limited dhcp range

Discussion in 'Tomato Firmware' started by besonen, Aug 1, 2008.

  1. besonen

    besonen LI Guru Member

    if i set the router ip address to with a netmask of, tomato 1.19 will only let me set a 10.10.0.x - 10.10.0.x range.

    shouldn't i be able to set a dhcp range of say 10.10.1.x - 10.10.1.x? or even a range of 10.10.0.x - 10.10.1.x for that matter?
  2. bripab007

    bripab007 Network Guru Member

    I think by default, Tomato can only hand out up to 50 DHCP leases.
  3. i1135t

    i1135t Network Guru Member

    Yes, you can, but you will have to set that IP range in the configuration. Why not just use netmask since you will probably not use more than one subnet? Anything in the 10.x.x.x is non-routable so you can choose any to your heart's content.
  4. fyellin

    fyellin LI Guru Member

    I suspect that the Tomato GUI was written under the simplifying assumption that everyone was using a netmask of To do otherwise would have been a lot of coding for very little gain.

    Do you have a compelling reason for needing this? Or were you just curious?
  5. TexasFlood

    TexasFlood Network Guru Member

    Most home/soho routers are set up with a class c subnet of supporting up to 254 hosts. The GUI interfaces are designed around the assumption that this is more than adequate. It may not be unusual to have a commercial DHCP servers handling other scopes but chances are you're going to run into other issues if you're really supporting more than 254 hosts on a home router. Also most home users I know don't have multiple subnets, at least not intentionally, as one flat subnet is so much easier to use and manage. I used to have subnets but flattened my network out to make my life easier.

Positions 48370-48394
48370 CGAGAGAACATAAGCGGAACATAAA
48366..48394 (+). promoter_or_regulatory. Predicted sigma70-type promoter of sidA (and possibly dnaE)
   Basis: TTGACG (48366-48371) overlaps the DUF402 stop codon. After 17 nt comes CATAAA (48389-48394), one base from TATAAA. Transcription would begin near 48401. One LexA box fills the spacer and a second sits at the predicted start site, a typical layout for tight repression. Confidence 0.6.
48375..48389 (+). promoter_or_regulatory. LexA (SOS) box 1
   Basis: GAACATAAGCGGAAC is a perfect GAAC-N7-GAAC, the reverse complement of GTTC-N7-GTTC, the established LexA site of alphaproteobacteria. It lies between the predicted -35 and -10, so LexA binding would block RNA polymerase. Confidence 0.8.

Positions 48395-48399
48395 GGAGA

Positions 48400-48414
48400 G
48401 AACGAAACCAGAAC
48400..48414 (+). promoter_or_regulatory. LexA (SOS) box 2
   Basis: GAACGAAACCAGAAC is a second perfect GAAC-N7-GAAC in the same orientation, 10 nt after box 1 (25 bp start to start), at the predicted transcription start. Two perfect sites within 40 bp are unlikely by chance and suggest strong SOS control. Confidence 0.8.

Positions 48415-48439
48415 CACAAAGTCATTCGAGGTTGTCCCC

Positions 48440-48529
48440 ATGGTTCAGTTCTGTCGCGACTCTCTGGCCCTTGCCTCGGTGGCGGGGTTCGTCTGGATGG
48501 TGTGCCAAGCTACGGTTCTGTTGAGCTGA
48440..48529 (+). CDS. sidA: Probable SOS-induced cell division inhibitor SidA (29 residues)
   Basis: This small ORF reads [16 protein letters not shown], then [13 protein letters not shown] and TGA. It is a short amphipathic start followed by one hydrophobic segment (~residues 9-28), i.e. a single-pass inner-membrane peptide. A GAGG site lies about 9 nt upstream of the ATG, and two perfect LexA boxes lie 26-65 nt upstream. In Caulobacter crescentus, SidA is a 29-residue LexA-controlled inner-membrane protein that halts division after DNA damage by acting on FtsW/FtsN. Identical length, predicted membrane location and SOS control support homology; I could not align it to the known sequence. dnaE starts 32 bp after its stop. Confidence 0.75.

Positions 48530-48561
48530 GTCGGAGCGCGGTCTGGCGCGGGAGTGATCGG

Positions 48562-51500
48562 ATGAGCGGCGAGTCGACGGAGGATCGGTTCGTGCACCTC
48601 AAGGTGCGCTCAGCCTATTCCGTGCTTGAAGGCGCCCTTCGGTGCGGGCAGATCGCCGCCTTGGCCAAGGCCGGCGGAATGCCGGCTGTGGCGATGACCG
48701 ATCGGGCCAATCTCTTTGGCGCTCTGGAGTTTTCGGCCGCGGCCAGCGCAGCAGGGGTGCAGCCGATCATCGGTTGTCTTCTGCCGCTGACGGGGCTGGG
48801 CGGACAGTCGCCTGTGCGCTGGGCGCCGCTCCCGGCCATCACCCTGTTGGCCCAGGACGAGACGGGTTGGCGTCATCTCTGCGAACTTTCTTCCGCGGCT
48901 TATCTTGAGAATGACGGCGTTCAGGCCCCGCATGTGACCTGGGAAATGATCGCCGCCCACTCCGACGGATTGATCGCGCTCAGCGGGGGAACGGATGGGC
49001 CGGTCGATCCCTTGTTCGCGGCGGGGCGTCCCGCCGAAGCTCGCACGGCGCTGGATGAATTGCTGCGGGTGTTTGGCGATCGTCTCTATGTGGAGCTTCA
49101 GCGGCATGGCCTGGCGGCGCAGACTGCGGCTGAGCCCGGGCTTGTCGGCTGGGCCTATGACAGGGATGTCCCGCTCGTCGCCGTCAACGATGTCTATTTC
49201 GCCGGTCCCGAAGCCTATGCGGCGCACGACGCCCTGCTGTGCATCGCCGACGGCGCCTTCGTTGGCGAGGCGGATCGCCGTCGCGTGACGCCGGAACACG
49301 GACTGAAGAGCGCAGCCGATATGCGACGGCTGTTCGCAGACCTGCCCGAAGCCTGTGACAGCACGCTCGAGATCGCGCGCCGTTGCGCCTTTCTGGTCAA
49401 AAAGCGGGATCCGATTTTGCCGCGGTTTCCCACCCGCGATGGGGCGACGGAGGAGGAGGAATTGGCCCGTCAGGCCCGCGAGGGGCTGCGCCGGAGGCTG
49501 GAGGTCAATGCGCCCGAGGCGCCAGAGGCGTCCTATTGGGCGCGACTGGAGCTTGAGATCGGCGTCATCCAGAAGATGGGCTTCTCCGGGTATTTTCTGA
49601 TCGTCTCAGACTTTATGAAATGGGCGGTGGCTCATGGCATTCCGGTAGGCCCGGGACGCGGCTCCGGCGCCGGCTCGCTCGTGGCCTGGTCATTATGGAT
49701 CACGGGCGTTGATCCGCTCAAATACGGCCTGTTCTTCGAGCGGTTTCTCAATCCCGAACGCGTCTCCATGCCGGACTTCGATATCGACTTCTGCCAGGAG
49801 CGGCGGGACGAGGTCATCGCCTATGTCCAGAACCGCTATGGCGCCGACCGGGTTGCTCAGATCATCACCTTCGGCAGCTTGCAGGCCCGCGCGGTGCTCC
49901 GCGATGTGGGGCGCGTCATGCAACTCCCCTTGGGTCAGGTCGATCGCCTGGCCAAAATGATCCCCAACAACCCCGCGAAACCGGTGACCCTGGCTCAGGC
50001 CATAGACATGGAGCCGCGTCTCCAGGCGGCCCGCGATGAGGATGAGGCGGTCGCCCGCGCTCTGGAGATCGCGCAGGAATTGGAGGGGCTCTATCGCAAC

And on a related note, Tomato has a limit on static DHCP addresses. This was 50 but Tomato 1.20 increased the static DHCP limit from 50 to 100.

    A class a subnet of allows up to around 16,777,214 hosts. That's a lot for a home network, unless you're going nuts with subnets. I only know of a few class a networks, public ones anyway, all major corporations with a lot of segments for reasons including security, business and geography. Of course with the private IP spaces we're discussing you can use whatever you want. Guess I'd the same question as fyellin - Do you have a compelling reason for needing this? Or were you just curious?

    With Linux based routers you can usually do such things if you're willing to give up the GUI and get your hands dirty "under the hood". You'll have to weigh if that effort is worth it to you or if you perhaps need to look upgrading or supplementing your router with devices and/or servers with the more robust features you are looking for.
  6. besonen

    besonen LI Guru Member

    i haven't tagged every object in my domain with an ip (even if i did i wouldn't have anywhere near 16 million objects), and i'm also not nuts (others would beg to differ).

    i do however have a strong desire to deploy a comprehensive organizational scheme with subnets. will any wrt54gl firmware accommodate my desires (i'm guessing packetprotector will but i have yet to check)?

  7. TexasFlood

    TexasFlood Network Guru Member

    Tomato, DD-WRT, OpenWRT (which packetprotector is apparently based on), XWRT. These are all basically Linux servers, with limitations of course. They all use DNSmasq as it looks like does packetprotector. Go check out DNSmasq to see what you can do with it. As I said, I doubt any of them are going to support it through the GUI. Again, I think you're looking at rolling up your sleeves and "getting under the hood" using the command line and scripts. I looked at packetprotector but couldn't find enough documentation to determine what the GUI looks like. I could be wrong, but I don't think so... Sorry, been watching too much "Monk", :-D
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